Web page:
Disability discrimination means treating individuals differently in employment because of their disability, perceived disability, or association with an individual with a disability. Some examples of disability discrimination may include:
- Discriminating on the basis of physical or mental disability in various aspects of employment, including recruitment, firing, hiring, training, job assignments, promotions, pay, benefits, lay off, leave and all other employment-related activities.
- Harassing an employee on the basis of his or her disability.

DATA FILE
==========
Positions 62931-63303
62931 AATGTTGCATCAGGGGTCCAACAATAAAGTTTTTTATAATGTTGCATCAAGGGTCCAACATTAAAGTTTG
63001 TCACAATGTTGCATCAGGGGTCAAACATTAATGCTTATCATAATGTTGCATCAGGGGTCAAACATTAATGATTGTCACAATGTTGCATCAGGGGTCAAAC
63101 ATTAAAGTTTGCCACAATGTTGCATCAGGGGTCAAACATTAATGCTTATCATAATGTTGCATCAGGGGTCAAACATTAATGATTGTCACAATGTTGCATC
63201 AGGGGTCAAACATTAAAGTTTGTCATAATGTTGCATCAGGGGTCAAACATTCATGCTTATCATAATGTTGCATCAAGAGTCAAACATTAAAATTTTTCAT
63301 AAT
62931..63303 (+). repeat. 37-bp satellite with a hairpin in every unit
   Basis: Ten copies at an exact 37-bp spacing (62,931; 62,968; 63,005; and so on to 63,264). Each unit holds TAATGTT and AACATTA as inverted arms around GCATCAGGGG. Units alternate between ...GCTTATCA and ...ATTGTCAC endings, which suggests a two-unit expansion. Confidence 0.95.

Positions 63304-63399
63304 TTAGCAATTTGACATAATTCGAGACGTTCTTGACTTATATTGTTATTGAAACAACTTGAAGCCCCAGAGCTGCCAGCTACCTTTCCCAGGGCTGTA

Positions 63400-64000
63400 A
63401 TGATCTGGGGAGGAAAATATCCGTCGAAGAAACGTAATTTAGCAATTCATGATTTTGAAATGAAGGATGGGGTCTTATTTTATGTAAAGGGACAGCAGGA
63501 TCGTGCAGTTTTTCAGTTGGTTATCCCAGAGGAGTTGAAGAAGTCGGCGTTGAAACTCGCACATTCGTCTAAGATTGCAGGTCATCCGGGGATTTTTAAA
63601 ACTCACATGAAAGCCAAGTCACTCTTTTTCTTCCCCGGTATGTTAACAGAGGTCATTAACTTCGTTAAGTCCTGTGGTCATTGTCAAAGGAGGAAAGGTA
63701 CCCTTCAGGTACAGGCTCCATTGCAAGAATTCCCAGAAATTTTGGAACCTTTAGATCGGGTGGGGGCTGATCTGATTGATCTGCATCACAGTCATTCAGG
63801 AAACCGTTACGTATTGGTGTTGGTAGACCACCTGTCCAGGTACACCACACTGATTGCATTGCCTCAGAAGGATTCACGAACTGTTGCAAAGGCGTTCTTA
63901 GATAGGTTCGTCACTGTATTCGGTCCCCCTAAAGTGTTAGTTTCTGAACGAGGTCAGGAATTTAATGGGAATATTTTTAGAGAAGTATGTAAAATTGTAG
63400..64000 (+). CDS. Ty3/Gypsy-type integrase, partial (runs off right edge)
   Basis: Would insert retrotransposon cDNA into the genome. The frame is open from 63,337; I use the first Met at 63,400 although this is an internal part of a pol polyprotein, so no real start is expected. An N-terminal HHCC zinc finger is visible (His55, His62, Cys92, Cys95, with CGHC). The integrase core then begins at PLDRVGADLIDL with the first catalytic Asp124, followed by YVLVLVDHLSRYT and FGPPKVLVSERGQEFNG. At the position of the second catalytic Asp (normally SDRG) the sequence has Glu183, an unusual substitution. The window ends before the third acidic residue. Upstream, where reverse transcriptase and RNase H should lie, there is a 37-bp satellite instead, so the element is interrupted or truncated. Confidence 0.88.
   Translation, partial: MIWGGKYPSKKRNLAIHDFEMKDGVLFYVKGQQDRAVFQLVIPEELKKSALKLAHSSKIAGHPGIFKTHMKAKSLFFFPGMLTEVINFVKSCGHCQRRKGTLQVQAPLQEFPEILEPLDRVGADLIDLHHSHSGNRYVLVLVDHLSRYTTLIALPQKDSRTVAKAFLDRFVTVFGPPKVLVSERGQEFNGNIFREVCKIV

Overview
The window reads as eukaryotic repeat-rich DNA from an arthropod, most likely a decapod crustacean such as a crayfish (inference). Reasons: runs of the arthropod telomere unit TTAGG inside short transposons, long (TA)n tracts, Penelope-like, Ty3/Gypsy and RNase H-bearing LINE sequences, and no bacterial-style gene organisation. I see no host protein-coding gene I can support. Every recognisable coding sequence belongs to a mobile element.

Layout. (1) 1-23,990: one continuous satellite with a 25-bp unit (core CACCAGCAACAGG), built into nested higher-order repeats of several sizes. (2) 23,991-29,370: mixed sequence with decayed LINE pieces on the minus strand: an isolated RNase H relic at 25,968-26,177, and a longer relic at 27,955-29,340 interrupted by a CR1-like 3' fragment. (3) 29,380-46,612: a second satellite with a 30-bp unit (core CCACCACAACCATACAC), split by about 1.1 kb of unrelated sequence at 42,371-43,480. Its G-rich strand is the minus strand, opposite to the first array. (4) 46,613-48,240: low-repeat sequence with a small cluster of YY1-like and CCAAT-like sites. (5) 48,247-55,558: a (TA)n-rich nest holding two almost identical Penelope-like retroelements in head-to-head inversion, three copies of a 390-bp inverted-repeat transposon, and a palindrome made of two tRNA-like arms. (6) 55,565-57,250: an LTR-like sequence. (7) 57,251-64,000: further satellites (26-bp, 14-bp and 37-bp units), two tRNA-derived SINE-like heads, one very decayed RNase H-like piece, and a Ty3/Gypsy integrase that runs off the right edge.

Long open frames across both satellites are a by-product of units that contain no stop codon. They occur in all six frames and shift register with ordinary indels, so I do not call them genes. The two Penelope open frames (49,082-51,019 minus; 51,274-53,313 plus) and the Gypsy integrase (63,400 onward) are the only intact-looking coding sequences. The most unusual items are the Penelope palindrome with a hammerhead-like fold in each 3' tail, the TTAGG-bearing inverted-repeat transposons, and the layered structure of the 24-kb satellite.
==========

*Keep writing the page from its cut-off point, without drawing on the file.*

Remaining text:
- Asking job applicants questions about their past or current medical conditions, or requiring job applicants to take medical exams.
- Creating or maintaining a workplace that includes substantial physical barriers to the movement of people with physical disabilities.
- Refusing to provide a reasonable accommodation to employees with a physical or mental disability that would allow them to work.
If any of these things have happened to you on the job, you may have suffered disability discrimination. If you have a disability and are qualified to do a job, there are federal and state laws protecting you from job discrimination, harassment, and retaliation on the basis of your disability. You are also protected if you are a victim of discrimination because of your association (family, business, social or other relationship) with an individual with a disability.